1903 Pablo Beach Post Office
This 1903 post office was the first stand-alone post office in Pablo Beach. It was originally located two blocks east and one block north. Mrs. Celenia Dickerson was the postmaster in this building. The building was used from 1903-1909, and by 1917 it had been moved to Second Street South and became part of a home. In 1986 Eagle Scout Scott Chandler and his crew helped prepare the building for its move to Pablo Historical Park.
The 1911 Train Engine
The 25 ton steam locomotive was built by H. K. Porter and Company of Pittsburgh, Pennsylvania in March 1911 as Serial Number 4845. It was manufactured for the W.W. Cummer & Sons Lumber Company of Dade City, Florida and operated near Lacoochee, Florida. It was used to haul pine and cypress logs in Pasco County, near Miami. The tools on the back of the tendercar are track and logging tools.
It has a 2-6-0 wheel configuration indicating two wheels in the front, six under the boiler, and none under the cab. This locomotive is typical of a steam locomotive of the early 1900s.
It was donated to the Beaches Museum in 1981 by the City of St. Augustine where it had been on display for 21 years. It was moved here from St. Augustine in 1982, and is now displayed near the original location of the Jacksonville and Atlantic Railroad tracks, which became the Florida East Coast Railway.
A passenger train would have had a similar locomotive and tender. The baggage cart in the back of the station is filled with luggage from the era of the train.
Mayport East Coast Railway Depot
This circa 1900 building stood in Mayport as the terminus point for the Florida East Coast Railway spur line to Mayport. Mr. Henry Flagler bought the Jacksonville and Atlantic Railway, expanded it to standard gauge and extended it to Mayport.
The spur line was in operation from 1900 to 1932. The upper portion of the building is the freight room. The double door on the front allowed for freight to be off-loaded directly into the room with double doors on the back for pick-up. The lower portion of the depot housed the stationmaster’s office and waiting room.
After the rail line ceased operation to Mayport this building was used as part of a home and a bar and restaurant. It was moved from the port area in Mayport to the end of Pearl Street, and then to the Beaches Museum in 1981.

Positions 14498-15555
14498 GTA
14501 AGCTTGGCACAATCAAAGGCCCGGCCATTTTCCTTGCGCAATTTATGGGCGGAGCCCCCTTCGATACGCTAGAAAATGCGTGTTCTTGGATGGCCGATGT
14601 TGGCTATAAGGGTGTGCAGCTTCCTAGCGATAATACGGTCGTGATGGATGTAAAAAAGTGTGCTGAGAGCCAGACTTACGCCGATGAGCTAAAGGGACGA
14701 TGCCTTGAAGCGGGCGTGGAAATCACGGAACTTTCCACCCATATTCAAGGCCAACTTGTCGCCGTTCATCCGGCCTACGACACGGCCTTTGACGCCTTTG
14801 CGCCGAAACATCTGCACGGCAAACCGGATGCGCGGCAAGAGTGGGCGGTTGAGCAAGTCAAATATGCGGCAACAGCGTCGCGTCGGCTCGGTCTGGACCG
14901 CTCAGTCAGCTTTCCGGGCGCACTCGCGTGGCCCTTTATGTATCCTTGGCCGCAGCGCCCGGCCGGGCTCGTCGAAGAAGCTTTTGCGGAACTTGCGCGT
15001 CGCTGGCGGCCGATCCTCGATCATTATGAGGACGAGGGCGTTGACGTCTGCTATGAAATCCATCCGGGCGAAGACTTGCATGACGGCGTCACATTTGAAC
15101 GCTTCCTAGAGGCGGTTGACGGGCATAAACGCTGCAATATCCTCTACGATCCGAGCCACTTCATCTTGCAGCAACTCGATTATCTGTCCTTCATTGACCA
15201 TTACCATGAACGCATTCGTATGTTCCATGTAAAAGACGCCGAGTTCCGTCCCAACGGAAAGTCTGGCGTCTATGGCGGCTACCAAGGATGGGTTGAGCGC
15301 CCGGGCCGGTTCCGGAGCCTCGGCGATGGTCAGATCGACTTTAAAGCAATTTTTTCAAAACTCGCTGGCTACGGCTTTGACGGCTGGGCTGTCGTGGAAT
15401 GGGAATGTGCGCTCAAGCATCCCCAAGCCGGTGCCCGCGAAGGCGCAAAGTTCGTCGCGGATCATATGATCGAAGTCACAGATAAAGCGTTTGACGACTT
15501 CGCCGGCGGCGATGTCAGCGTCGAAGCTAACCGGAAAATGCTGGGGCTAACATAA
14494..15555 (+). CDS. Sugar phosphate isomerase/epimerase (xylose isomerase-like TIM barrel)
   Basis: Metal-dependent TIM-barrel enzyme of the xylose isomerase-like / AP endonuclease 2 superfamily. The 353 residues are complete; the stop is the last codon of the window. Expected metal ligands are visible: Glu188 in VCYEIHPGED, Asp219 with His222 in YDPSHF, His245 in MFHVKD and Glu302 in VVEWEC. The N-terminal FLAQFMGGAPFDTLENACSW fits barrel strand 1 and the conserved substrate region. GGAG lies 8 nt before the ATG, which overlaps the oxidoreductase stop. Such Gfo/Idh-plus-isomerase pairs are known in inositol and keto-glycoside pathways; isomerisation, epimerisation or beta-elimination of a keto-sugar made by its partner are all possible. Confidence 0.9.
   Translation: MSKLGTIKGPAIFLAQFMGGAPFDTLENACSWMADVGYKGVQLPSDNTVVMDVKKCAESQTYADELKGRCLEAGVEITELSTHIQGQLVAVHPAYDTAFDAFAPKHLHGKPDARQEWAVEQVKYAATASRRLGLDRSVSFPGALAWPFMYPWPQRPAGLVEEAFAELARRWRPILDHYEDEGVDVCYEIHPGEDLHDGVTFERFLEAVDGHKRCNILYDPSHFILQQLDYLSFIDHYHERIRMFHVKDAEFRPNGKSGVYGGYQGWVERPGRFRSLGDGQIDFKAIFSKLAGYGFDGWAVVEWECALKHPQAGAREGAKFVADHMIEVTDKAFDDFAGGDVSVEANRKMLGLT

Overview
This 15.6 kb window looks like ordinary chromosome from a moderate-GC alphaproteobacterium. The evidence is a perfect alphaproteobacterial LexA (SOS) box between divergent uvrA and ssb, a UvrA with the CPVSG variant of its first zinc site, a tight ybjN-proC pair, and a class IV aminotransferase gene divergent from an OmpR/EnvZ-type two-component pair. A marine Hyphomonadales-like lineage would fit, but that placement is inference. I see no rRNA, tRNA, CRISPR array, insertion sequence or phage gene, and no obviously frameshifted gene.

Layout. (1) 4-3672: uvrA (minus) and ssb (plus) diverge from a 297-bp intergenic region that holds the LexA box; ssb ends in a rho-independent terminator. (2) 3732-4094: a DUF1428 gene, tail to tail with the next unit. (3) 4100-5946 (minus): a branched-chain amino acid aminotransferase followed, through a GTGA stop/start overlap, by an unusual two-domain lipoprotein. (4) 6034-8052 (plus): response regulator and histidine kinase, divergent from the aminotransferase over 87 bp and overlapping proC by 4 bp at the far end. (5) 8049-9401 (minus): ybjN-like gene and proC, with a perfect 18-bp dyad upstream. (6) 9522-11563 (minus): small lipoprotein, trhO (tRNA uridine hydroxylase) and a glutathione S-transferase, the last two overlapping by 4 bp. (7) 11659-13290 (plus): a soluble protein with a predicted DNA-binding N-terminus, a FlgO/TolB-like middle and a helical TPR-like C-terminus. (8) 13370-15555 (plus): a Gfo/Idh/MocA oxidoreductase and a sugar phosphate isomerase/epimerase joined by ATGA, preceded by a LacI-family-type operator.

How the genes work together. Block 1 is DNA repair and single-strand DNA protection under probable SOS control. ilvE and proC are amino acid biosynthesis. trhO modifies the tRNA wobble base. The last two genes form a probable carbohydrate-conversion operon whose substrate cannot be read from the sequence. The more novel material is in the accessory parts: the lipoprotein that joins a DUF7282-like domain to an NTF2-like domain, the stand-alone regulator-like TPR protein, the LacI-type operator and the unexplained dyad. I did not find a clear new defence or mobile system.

East Coast Railway Foreman’s House #93
1900 Pablo Beach Florida
The Florida East Coast Railway (FEC) constructed this 1 ½ story, wood frame structure in 1900 at Jacksonville Beach (then known as Pablo Beach) as a residence for their section foreman. The house was originally located on the northwest corner of Railroad Avenue (now Beach Boulevard) and 6th Street North (one-block west of its present location).
From 1915-1922, Hershel Smith, the Section Foreman whose history is best known, lived in the house with his wife Ethel and their two daughters, Lynn, and Jane.
The two bedroom, living room, dining room, kitchen and attic floor plan was used by the Florida East Coast Railway Co. from Northeast Florida to Key West. All their structures were painted colonial yellow, including #93. This house had no indoor plumbing or electricity while used by the FEC. Water was drawn from a pitcher pump in the back yard (see sample pump in the back hall). A stove in the front room and probably one in the dining room heated the house. Cooking was done on a wood stove in the kitchen.
In 1933, after the railroad was no longer in service to the beach, William T. Brown purchased the house at auction for $60. Mr. Brown moved the structure to First Street South in Jacksonville Beach. Plumbing and electricity were installed after 1933 (when the house was no longer used by the Florida East Coast Railway). In December 1978, Mr. Brown offered the house to the Beaches Area Historical Society. He documented that the house was Florida East Coast Foreman House #93 and that it was constructed ca. 1900. It was moved to Pablo History Park in 1979.
An engineering report of 1916 shows the value of the house as $997. In 1913, $590 of remodeling was done, and in 1923 a porch was added at a cost of $115, resulting in a total estimated value of $1,702 for the house.